I would much rather be in my kitchen cooking up a fresh, delicious meal with ingredients grown just a few feet away than dining at some expensive fancy restaurant. And to me the rewards of living this way are truly rich and plentiful. Others can have all their “stuff.” I have no need for that. This is the wealth that fulfills me.

A bounty of fresh picked snow peas
Nothing beats a fresh garden salad

This delicious raspberry cake from my garden beats anything store-bought!
Garden flowers nourish the soul

It is my hope that in writing about the joys of this simple homesteading lifestyle, I have convinced at least a few people to adopt some of my frugal living principles. I am certain that will not only help their own wallets but collectively will help to make this a better, healthier place to live for us all.

I thank Insider readers so much for reading my humble and sincere words, and invite anyone who would like to continue to follow my journey to check out my blog page at

It truly is in our hands. Please do what you can!

Here’s wishing us all a happy, healthy life on a vigorous and flourishing planet, and a very bright future for ourselves and our progeny. Thank you one and all!


A long, long time ago, after the birth of her third child, Victoria made the life-changing decision to leave the work world behind and devote herself to being a full-time mom and homemaker. Along with her new title of Domestic Engineer, she took on the role of the Chief Home Economist for the family.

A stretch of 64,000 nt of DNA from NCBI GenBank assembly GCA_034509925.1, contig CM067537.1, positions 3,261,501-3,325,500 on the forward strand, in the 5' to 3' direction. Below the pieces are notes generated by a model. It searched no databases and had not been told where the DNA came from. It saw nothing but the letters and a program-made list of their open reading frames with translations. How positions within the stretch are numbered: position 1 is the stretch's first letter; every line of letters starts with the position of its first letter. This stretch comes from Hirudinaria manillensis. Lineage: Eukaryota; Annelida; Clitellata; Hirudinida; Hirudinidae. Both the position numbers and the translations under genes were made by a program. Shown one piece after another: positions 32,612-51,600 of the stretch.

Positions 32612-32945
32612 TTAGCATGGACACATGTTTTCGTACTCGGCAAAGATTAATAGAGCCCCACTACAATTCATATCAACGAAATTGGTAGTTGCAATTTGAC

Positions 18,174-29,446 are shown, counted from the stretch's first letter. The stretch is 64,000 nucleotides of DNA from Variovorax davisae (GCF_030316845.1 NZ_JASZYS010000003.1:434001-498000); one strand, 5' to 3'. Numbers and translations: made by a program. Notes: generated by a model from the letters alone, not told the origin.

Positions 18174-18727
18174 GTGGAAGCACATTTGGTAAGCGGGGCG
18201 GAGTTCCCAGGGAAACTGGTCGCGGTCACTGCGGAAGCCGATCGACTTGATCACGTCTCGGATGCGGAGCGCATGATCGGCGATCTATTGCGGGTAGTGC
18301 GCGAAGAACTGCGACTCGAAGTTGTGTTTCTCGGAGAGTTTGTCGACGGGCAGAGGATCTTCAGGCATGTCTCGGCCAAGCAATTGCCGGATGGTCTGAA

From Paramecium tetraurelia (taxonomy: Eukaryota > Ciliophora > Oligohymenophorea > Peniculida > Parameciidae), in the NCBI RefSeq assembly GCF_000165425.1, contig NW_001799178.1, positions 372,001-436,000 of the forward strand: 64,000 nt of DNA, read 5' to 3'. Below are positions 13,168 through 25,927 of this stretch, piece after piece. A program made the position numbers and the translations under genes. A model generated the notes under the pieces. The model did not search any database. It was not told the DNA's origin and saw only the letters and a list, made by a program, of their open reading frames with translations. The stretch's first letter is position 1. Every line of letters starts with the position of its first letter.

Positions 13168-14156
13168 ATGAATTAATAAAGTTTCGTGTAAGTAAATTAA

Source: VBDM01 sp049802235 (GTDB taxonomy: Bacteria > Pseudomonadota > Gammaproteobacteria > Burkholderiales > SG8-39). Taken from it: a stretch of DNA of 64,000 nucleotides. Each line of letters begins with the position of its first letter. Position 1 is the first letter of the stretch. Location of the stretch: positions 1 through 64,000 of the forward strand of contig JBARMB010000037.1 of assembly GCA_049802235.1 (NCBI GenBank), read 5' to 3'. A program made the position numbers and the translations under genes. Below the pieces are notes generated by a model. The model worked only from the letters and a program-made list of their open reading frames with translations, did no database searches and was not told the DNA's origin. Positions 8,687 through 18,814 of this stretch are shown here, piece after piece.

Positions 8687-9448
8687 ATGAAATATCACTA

At first, it was scary to try to live on less than half their income, but Victoria found that she not only rose to the challenge but thrived in the enjoyment of learning to live their best life with limited resources. She embraced this new frugal lifestyle of the at-home-mom and went on to add a fourth child to the mix. And their family was complete.

Along the way she acquired a great deal of wisdom in how to not only avoid debt, but pay off mortgages early, buy cars for cash, travel on a shoe-string budget, and send kids to college with no student loans, all while also saving a tidy nest egg for retirement. She currently educates others in these skills through her business Bright Future.

Now living the life of a modern homesteader in the Hudson Valley, New York, Victoria has added gardening to her list of skill sets as she grows many of her own vegetables to supplement her family’s primarily vegan diet. And she has come to realize that this waste-not, want-not, carbon-friendly, sustainable life she is living is not only benefiting her own family but also our Mother Earth, and that each of us has the obligation to live a responsibly sustainable life not only for ourselves, but for the greater good of our community, and our planet. We can all do this one household and backyard at a time. We are the world! And it all begins right at home.

Victoria can be reached at



Aug 09, 2023

What an eloquent send off... I appreciated all the great ideas, fun humor and joy in your articles. Best of luck to you and the editor Andrea Sachs!

Victoria Wragge Rolfe
Victoria Wragge Rolfe
Aug 10, 2023
Replying to

Thank you so much, Linda, for being such a loyal reader through the years! Wishing you especially a beautiful bountiful life and a bright and delightful future.